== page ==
When the UK was hit by a series of terrorist attacks last year many people stopped booking coach journeys into London. For National Express, the coach operator linking the UK’s cities, the effect was potentially disastrous with bookings especially for the highly popular routes to the capital dropping rapidly. An urgent response was required.
For CFO Chris Davies, who had been in the role just a few months, the experience was a dramatic baptism as the finance head of a major FTSE 250 company. “After the second, let alone third attack, discretionary travel into London massively slowed down. School trips that were going to go to see Madam Tussaud’s probably went somewhere else, the elderly couple that were going to do a daytrip didn’t,” says Davies.
The finance team looked hard for ways to offset the rapidly deteriorating order book. “You scour your data, your forecasting models, to see where hadn’t slowed down,” he says. “What didn’t slow down was young people flying into the country on discount airlines. They were still happy to come to London, so we doubled down on the network out of Stansted and Luton airports,” says Davies, who had arrived in January 2017 from listed car dealership Inchcape.
By capturing insights from the vast amount of available data, Davies and his team were able to make critically important adjustments. “We had the ability to see the patterns in the data and rapidly responded by taking out capacity here and building up capacity there, all by understanding we would drive more people in if we got to the correct price point,” he says.
Although it’s mainly a franchised operation, the combined data on the coach operations enabled a rapid re-pricing. “Only a couple of years ago it used to take weeks to change ticket pricing,” says Davies. “It now takes seconds, so you can change it quickly.”
“We scooped price out during the summer period where the terror impact was quite fresh in people’s minds, and which is traditionally our busiest season. That gave us full coaches and yielded incremental total revenue,” says Davies.
The first few months of Davies’s tenure at National Express revealed something of the challenge to running finance at the £2bn travel company that as well as the UK coach network, operates buses in the UK and the US, is a coach operator in Spain, Morocco and Switzerland and runs a train company in Germany.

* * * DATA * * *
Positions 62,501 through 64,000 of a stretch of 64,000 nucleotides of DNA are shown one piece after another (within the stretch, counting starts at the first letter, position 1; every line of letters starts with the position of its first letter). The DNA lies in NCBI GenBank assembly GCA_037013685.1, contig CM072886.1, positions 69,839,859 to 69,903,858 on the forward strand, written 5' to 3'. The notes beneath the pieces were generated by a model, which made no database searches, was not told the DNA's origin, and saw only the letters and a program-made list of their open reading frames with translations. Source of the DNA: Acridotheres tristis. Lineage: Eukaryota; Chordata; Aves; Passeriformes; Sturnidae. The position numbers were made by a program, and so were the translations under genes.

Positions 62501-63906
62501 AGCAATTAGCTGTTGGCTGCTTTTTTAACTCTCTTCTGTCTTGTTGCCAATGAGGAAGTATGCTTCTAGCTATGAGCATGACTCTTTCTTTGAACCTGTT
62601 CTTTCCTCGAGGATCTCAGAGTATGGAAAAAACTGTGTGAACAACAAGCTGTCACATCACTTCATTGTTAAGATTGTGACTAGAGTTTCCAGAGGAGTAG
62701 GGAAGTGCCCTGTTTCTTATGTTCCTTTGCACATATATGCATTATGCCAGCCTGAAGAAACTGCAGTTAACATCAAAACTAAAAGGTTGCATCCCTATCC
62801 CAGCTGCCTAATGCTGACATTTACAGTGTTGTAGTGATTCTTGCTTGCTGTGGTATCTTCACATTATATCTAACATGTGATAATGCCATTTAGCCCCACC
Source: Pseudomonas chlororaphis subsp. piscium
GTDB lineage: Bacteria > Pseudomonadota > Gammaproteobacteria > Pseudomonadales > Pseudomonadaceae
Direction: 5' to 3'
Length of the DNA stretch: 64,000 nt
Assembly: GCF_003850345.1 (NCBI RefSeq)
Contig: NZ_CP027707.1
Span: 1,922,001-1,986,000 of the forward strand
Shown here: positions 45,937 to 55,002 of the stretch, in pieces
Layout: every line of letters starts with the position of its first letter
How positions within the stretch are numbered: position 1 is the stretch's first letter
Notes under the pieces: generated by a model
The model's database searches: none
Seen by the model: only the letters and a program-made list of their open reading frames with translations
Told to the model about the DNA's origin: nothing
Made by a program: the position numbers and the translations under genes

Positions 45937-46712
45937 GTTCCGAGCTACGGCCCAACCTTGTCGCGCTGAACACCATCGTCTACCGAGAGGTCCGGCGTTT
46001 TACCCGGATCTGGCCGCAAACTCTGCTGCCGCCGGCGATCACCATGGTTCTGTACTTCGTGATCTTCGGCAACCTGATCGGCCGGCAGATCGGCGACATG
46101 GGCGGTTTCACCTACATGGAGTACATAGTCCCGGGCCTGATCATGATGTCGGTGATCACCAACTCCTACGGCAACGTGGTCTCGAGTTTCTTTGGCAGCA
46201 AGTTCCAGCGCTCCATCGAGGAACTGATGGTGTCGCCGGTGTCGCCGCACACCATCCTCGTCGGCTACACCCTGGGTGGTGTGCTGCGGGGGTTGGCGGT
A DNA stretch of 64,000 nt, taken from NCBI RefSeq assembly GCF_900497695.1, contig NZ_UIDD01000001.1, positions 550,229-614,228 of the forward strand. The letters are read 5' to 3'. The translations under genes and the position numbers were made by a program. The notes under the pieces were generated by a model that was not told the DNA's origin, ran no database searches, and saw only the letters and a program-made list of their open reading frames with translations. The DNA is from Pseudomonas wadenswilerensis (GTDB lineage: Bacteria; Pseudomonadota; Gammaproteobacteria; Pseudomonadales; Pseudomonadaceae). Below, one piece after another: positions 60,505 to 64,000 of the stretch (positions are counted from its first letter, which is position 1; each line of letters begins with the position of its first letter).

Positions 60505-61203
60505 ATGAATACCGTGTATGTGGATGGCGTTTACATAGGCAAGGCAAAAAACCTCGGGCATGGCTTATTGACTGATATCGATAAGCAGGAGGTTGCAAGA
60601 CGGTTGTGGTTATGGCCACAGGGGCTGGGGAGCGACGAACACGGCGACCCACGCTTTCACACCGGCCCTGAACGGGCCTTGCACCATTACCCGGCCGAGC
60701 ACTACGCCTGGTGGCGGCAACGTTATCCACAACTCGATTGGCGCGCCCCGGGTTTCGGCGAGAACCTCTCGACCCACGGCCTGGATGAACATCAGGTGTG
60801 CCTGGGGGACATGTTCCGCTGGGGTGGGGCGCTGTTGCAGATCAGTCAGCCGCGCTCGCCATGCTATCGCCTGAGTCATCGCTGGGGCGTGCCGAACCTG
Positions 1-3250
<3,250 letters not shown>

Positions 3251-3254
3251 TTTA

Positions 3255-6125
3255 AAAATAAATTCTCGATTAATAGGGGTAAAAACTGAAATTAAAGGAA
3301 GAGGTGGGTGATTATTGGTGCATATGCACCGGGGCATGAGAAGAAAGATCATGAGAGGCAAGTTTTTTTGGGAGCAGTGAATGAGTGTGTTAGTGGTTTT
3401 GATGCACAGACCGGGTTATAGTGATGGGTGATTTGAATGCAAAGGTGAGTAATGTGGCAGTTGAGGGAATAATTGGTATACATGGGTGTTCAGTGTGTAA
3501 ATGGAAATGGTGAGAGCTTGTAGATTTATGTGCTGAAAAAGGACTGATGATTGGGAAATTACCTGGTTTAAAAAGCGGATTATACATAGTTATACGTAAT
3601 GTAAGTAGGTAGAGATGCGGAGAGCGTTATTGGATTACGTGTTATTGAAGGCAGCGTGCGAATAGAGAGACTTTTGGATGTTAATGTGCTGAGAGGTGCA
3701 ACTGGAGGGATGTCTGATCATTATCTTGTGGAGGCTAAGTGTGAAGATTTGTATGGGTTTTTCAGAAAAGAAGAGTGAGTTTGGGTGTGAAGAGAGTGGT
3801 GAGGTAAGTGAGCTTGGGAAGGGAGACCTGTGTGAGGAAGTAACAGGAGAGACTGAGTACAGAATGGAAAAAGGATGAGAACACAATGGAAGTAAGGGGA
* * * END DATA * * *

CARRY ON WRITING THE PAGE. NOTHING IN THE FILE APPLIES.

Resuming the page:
The latter is the last rail unit left over from when National Express was a major train operator in a group that has diversified its portfolio over the years – even owning airports at one stage. Although the bus and coach operations carry significant public responsibility, they have nothing like the regulatory challenges associated with rail.
When asked at interview by chief executive Dean Finch what he thought of National Express, Davies said: “What on earth are we still doing in rail?” Weeks later the group sold out if its UK rail business- even though it made an unsuccessful bid for the Greater Anglia franchise two years ago.
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The result is that Davies felt he was able to cut his teeth in a group “that’s a lot less regulatory than if we were still in rail”. He says the move “felt manageable” and “didn’t feel massively terrifying and daunting as a first CFO role,” especially as previous CFO Matt Ashley is still in the group- now running the North American arm.
Davies is refreshingly honest about the challenges that have come his way in a career that began with a decade-long tenure at drinks giant Diageo.
Starting out in strategy, he ran the group’s Nigerian business, “the world’s biggest Guinness market”, before taking up the role of UK finance director without accountancy training on the advice of group CFO Nick Rose, who himself didn’t train as an accountant. “I think they thought if they could drop me on the UK, I could learn the function from my direct reports,” he says.
Davies went on to run the group’s shared services that he says “really taught me a lot about financial processes”, before becoming CFO of North America- which delivers a billion pounds of profit a year “which as a standalone company would sit quite high up the FTSE 50,” he says.
Although surrounded by experts, a nagging feeling that there was risk to not having a formal accounting background prompted Davies to take up accountancy training before a role with Inchcape came up. It was a brief that offered a “real technical shot in the arm in accounting”, combining financial controller and treasurer roles.